History of Television Around the World - England
About the history of television in the world and in England and Great Britain, the BBC, ITV and regulation.
Television around the World
In November, 1936, the BBC began broadcasting Britain's 1st regular television service from the Alexandria Palace in London. There were only 100 television sets in England at the time. Since then, a commercial network has gone on the air, and the BBC itself has split into 2 separate and distinct networks. A unique system has resulted from this situation: The BBC is both competitive with the independent TV network and complementary within itself. Working together, BBC 1 and BBC 2 have created viewing fare like "Elizabeth R," "That Was the Week That Was," "Masterpiece Theatre," "Till Death Do Us Part" (the original of "All in the Family"), and many other world-renowned series. In addition, they have helped to bring playwrights like Harold Pinter and David Mercer--and directors like Ken Russell--to light. Both stations are funded out of annual license fees (about $17 for black-and-white sets, $29 for color). The average Englishman watches 3 hours of television daily.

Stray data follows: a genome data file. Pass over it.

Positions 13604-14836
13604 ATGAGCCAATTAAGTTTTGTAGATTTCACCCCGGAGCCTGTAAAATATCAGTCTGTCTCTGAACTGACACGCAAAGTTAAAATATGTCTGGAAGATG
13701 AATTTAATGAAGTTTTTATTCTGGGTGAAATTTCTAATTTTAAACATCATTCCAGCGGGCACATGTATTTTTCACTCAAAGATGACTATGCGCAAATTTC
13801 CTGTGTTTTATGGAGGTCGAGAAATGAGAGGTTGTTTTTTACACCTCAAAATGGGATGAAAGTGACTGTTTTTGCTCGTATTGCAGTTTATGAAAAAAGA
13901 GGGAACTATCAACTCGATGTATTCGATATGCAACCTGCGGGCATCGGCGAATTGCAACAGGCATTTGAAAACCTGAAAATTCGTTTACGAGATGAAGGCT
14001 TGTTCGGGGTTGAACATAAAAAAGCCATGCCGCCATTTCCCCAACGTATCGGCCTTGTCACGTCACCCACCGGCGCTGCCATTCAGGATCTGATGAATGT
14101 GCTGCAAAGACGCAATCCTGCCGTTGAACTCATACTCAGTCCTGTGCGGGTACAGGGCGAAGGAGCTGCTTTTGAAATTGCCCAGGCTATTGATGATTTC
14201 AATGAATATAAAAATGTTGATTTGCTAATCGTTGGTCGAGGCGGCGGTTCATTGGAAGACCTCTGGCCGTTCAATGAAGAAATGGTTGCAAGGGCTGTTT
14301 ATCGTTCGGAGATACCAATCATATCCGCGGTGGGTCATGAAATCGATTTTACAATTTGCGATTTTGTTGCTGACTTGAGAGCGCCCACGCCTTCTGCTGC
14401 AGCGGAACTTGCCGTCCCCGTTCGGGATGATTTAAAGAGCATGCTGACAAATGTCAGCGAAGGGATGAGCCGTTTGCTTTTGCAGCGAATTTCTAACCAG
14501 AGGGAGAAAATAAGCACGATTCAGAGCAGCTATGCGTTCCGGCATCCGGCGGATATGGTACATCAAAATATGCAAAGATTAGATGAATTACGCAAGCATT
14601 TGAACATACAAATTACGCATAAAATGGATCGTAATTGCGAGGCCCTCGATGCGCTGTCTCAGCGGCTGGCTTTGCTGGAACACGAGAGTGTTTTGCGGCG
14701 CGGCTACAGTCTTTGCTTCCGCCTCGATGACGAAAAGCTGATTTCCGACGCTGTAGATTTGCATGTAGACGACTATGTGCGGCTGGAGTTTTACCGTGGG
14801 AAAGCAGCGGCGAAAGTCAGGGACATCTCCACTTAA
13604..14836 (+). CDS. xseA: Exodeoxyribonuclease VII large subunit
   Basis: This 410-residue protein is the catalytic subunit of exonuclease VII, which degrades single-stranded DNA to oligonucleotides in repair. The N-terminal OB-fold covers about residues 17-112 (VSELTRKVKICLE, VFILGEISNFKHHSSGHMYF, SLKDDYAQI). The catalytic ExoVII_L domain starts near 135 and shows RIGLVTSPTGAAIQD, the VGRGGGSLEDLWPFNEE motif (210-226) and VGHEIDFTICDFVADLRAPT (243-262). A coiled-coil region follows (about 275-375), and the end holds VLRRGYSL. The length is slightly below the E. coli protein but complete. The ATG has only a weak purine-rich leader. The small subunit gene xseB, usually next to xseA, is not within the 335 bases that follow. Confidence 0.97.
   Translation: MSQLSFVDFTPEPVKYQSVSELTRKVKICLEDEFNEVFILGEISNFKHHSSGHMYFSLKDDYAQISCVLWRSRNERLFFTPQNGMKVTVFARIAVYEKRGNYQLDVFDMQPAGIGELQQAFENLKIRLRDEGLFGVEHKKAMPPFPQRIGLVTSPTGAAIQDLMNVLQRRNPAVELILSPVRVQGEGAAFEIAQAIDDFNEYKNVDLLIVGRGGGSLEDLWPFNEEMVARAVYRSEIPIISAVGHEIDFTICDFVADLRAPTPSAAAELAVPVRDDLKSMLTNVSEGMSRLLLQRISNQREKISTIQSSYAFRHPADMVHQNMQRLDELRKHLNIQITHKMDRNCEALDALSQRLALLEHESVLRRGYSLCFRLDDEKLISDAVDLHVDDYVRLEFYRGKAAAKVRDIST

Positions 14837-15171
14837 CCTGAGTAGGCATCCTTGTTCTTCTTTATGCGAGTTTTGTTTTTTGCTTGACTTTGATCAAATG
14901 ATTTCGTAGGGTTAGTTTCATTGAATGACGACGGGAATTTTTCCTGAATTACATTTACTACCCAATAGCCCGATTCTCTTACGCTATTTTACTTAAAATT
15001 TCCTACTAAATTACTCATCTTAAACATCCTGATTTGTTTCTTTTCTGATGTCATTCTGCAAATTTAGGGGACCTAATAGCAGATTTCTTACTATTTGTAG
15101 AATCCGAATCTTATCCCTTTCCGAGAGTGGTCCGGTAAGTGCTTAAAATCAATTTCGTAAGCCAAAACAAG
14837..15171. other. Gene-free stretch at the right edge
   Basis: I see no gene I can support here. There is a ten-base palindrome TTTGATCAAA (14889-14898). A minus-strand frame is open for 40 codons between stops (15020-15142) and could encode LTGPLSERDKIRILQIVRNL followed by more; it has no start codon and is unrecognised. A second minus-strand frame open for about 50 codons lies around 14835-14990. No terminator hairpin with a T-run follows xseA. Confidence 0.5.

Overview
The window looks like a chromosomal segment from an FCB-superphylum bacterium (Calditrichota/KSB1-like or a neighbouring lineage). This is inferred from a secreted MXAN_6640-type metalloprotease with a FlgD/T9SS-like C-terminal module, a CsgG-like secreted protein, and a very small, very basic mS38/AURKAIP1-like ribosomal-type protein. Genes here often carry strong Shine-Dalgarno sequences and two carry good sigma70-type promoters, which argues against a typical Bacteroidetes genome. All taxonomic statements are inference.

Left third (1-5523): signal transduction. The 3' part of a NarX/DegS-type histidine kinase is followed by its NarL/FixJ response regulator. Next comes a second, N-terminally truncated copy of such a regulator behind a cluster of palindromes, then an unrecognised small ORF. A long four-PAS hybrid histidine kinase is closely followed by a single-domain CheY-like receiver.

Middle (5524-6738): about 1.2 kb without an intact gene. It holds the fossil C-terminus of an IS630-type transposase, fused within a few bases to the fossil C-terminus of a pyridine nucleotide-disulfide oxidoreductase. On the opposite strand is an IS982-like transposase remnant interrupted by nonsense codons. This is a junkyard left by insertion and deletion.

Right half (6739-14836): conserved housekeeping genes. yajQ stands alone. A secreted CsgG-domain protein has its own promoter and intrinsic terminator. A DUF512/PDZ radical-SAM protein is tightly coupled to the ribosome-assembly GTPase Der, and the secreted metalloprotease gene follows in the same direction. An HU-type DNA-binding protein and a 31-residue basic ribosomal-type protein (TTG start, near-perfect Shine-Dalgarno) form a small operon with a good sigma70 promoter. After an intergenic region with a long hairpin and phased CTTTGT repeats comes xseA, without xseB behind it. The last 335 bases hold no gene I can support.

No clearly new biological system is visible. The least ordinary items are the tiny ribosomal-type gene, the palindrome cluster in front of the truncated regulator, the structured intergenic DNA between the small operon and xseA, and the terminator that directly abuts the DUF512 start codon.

ITV, while it is a commercial network, operates under strictly regulated conditions. A Code of Advertising Standards and Practices, for instance, provides for the review of all advertisement scripts in advance of their production, rejecting those which are judged misleading. And to make sure that its programming policy remains its own, ITV sells "spots" rather than allowing direct sponsoring of the program it airs, thus making the influence of advertisers minimal on program content.
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